In accord with those statements, Vatican II’s Decree on the Apostolate of the Laity, “Apostolicam actuositatem” (noting, with considerable under-statement, that “many areas of human life have become increasingly autonomous,” which “sometimes involves a degree of departure from the ethical and religious order”) sought “to describe the nature, character, and diversity of the lay apostolate, to state its basic principles, and to give pastoral directives for its more effective exercise.” [18] “In the Church there is a diversity of ministry but a oneness of mission,”[19] which is not confined to “bring[ing] the message and grace of Christ” to the world but includes also “penetrating and perfecting” how the world’s affairs run.[20] In striving to “penetrate and perfect” them, we should have the ardour of Christ’s spirit.[21]

The penetration and perfection is a matter of “the effort to infuse a Christian spirit into the mentality, customs, laws, and structures of the community in which one lives;” [22] “The laity must… act directly and in a definite way in the temporal sphere. … Everywhere and in all things they must seek the justice of God’s kingdom. The temporal order must be renewed in such a way that… it may be brought into conformity with the higher principles;” [23] “Catholics should feel themselves obliged to…make the weight of their opinion felt in order that…legislation may conform to moral precepts. [24]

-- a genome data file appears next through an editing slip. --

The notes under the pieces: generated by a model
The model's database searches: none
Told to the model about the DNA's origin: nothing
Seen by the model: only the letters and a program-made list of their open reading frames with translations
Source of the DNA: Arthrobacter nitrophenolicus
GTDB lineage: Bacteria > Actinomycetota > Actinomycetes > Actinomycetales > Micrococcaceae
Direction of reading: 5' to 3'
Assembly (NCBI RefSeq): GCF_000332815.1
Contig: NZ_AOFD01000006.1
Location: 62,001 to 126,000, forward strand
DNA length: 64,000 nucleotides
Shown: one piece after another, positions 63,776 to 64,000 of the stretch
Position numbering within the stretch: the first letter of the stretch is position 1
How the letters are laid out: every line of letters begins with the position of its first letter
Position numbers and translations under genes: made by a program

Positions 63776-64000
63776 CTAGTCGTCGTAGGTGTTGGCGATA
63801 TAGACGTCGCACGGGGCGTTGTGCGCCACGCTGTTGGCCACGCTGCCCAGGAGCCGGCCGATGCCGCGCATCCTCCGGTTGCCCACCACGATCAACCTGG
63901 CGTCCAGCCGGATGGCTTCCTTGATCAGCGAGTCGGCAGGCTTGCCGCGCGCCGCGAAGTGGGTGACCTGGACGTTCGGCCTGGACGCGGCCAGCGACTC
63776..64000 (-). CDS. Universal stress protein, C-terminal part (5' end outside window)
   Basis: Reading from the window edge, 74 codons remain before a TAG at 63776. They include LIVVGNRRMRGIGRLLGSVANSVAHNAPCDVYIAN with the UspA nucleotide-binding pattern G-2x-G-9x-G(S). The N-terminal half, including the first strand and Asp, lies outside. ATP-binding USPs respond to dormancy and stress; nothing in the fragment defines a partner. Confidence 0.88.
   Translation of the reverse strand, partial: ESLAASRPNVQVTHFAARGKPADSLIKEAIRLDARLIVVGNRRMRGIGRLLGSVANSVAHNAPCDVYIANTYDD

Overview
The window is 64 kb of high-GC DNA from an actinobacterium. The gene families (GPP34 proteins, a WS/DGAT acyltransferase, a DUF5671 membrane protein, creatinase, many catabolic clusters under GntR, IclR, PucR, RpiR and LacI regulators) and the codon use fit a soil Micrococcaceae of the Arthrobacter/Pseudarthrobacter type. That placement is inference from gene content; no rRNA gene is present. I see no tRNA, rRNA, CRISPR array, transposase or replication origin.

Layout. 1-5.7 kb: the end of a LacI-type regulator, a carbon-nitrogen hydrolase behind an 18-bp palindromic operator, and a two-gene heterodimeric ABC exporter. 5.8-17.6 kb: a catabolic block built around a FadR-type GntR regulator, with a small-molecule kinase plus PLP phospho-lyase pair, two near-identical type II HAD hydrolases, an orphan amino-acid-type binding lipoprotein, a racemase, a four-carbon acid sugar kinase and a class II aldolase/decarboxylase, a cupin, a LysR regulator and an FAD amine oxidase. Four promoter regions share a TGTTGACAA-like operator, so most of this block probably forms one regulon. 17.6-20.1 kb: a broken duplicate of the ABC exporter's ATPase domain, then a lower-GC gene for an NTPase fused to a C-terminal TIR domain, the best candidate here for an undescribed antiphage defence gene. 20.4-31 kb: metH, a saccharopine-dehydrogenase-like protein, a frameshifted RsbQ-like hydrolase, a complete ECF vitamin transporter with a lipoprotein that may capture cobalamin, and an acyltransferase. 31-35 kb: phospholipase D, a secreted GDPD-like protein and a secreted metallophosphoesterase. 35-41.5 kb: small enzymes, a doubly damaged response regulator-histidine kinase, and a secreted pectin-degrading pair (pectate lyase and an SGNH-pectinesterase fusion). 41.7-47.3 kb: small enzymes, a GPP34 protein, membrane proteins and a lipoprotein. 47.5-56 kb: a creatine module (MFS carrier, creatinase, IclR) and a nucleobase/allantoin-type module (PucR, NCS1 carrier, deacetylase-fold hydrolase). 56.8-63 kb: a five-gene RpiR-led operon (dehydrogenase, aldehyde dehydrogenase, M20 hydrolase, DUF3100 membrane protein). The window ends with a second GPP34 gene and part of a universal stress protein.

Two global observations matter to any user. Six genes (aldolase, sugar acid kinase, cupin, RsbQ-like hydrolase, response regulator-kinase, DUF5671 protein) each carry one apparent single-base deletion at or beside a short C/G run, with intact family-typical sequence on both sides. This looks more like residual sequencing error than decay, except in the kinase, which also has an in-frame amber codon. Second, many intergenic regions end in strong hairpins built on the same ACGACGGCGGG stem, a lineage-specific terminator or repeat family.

As if mindful of a widespread ‘norm’ of ‘just giving a good example by leading a quiet life and minding our own business,’ the Decree said [25] that “an apostolate of this kind does not consist only in the witness of one’s way of life; a true apostle looks for opportunities to announce Christ by words addressed either to non-believers with a view to leading them to faith, or to the faithful with a view to instructing, strengthening, and encouraging them to a more fervent life. … Since, in our own times, new problems are arising and very serious errors are circulating which tend to undermine the foundations of religion, the moral order, and human society itself, this sacred synod earnestly exhorts laymen – each according to his own gifts of intelligence and learning – to be more diligent in doing what they can to explain, defend, and properly apply Christian principles to the problems of our era in accordance with the mind of the Church.” In that regard, it is very important to note paragraph 31’s comment that the laity should learn doctrine more diligently, especially those main points which are the subjects of controversy.